Map of the City of New York, with the adjacent Cities of Brooklyn & Jersey City, and the Village of Williamsburg.
1845 (dated) 17.25 x 20.25 in (43.815 x 51.435 cm)
1 : 10500
This scarce 1845 map of New York City and adjacent parts of Brooklyn was published by Humphrey Phelps. Oriented to the west, this map covers the lower parts of Manhattan from the Battery to 32nd Street. It additionally covers adjacent parts of Brooklyn from the East River to Nevins Street and South as far as Sackett Street. Williamsburg peeks out from the bottom of the map and is covered from south 11th Street to North 13th Street and from the waterfront to Third Avenue. An inset in the upper left quadrant details the upper portions of Manhattan, including the growing communities of Harlem, Yorkville, Bloomingdale, and Manhattanville. Croton Aqueduct is noted. A second inset details Jersey City. Governors Island, with Fort Columbus and Castle Williams, is noted. The whole is color coded by city ward. A table in the lower right quadrant elaborates upon the city's fire alarm system.
This map was published by Humphrey Phelps and is one of the few maps that Phelps produced without a partner. The engraving was contracted to John M. Atwood of 145 Fulton Street, a very active New York engraver who worked with most major map publishers of the period. The copyright is registered to Phelps in the year 1844, but no examples from this edition, if it exists, are known. This present edition, 1845, appears in only two collections, the New York Public Library, and the New York Historical Society. A scare and exceptional find. Later editions are known from 1848, 1849, 1850, and 1852 when Phelps partnered with Ensign.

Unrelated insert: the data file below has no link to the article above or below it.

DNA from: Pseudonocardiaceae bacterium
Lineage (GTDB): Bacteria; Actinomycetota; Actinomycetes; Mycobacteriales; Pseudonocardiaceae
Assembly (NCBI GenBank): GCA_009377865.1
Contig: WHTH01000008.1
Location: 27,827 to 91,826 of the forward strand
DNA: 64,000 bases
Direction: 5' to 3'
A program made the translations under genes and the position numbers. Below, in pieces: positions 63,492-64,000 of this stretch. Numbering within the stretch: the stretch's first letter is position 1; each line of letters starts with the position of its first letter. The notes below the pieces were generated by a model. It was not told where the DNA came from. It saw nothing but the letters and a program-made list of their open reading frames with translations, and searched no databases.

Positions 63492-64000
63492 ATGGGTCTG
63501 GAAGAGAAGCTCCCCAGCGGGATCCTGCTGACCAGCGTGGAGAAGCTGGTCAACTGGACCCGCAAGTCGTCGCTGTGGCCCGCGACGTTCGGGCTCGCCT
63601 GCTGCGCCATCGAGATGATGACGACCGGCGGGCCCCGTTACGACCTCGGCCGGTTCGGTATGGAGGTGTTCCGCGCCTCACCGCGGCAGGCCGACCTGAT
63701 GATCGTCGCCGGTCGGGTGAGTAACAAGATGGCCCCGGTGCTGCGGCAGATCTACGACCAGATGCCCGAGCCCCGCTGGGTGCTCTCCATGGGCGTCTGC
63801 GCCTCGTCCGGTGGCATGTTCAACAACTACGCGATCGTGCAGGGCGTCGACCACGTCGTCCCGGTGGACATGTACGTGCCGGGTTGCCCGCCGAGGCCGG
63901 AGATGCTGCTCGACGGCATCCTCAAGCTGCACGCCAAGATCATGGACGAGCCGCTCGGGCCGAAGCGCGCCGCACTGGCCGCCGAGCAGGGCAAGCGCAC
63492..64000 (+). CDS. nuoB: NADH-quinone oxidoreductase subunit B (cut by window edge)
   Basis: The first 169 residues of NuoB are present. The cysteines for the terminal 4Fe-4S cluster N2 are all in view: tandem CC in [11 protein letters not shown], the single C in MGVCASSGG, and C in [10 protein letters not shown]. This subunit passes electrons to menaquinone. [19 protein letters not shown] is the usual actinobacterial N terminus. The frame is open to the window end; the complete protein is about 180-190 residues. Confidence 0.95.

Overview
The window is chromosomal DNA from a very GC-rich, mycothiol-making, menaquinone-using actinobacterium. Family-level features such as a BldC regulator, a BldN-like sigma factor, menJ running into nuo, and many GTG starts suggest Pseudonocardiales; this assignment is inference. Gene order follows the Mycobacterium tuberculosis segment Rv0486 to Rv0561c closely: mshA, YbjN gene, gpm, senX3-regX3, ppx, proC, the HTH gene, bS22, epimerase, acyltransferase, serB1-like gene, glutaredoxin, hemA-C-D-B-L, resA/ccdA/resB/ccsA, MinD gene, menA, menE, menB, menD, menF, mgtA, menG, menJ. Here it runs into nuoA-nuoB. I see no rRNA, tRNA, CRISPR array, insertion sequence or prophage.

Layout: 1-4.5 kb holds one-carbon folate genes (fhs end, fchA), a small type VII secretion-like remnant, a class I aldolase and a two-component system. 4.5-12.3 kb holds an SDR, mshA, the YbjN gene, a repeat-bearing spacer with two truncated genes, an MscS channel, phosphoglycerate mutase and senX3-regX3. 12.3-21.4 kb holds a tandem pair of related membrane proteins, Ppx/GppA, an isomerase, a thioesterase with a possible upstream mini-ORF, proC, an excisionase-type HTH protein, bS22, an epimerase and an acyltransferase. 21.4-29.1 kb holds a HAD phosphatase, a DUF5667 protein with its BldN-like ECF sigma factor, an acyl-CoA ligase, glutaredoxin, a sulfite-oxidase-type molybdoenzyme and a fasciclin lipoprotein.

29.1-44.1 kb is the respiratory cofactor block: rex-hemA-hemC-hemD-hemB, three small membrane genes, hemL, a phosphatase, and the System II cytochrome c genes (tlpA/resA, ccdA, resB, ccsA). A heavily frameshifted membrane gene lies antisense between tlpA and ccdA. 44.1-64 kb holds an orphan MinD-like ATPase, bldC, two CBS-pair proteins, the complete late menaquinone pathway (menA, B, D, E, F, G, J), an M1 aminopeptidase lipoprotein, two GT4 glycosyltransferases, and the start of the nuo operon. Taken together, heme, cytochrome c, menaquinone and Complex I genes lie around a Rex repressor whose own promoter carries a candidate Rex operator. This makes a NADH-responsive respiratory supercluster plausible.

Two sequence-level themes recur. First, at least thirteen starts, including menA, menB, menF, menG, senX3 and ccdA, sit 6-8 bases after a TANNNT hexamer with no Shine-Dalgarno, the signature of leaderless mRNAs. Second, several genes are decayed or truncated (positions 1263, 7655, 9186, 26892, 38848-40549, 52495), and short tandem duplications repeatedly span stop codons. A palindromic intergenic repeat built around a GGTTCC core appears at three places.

Humphrey Phelps (fl. c. 1830 - 1860) was an American map, broadside, and book publisher based in New York City. Phelps' earliest work seems to be a plan of New York City for his Stranger's Guide, dating to about 1830. The New York map publishing circle seems to have been quite close and Phelps commonly partnered with various other New York publishers and printers including Ensign, Thayer, Bridgman, Fanning, Hooker, Peabody, Magnus, and Walker, among others. The natural consequence of his rampant partnering is a vast and varied corpus of work including many scarce items with low print runs. Phelps is best known for his emigrant and tourist guides.
John M. Atwood (1818 - c. 1880) was an American engraver based in Philadelphia and New York City during the middle part of the 19th century. Atwood was born in Washington D.C. Little is known of Atwood's life but most of his work was completed in conjunction with the publishing firms of Horace Thayer and J. H. Colton. A review of Atwood's work suggests that he was a highly accomplished, stylistically distinct, and detail oriented engraver. Colton seems to have turned to Atwood to engrave some of his most important as well as decorative maps. His most influential map is most likely the 1856 De. Cordova pocket map of Texas, however, he also engraved the Colton's well known and highly decorative Thirty Three Miles Around New York and Colton's important 1849 Map of the United States.
Good. Backed on archival tissue. Minor wear to original fold lines. Light soiling.
Haskell, D., Manhattan Maps A Co-operative List, 872. New York Public Library, Map Division, Map Div. 01-1801.